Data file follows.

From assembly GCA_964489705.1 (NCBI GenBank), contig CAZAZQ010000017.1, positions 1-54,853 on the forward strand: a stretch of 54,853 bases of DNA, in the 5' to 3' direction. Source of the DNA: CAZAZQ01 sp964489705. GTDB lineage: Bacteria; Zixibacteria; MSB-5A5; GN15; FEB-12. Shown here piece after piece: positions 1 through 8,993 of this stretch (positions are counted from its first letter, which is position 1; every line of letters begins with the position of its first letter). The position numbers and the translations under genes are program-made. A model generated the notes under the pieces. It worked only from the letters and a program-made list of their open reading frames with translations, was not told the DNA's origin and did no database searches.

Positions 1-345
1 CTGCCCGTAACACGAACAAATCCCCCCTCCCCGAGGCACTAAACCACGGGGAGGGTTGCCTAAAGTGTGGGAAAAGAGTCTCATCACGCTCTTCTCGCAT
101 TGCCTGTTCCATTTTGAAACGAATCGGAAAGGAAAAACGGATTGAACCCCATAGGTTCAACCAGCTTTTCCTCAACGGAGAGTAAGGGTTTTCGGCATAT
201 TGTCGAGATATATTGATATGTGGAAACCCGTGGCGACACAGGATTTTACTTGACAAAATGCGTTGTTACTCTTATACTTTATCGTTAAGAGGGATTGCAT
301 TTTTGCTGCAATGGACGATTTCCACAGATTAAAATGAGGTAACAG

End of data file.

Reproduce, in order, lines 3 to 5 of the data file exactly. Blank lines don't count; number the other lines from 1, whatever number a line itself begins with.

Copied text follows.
1 CTGCCCGTAACACGAACAAATCCCCCCTCCCCGAGGCACTAAACCACGGGGAGGGTTGCCTAAAGTGTGGGAAAAGAGTCTCATCACGCTCTTCTCGCAT
101 TGCCTGTTCCATTTTGAAACGAATCGGAAAGGAAAAACGGATTGAACCCCATAGGTTCAACCAGCTTTTCCTCAACGGAGAGTAAGGGTTTTCGGCATAT
201 TGTCGAGATATATTGATATGTGGAAACCCGTGGCGACACAGGATTTTACTTGACAAAATGCGTTGTTACTCTTATACTTTATCGTTAAGAGGGATTGCAT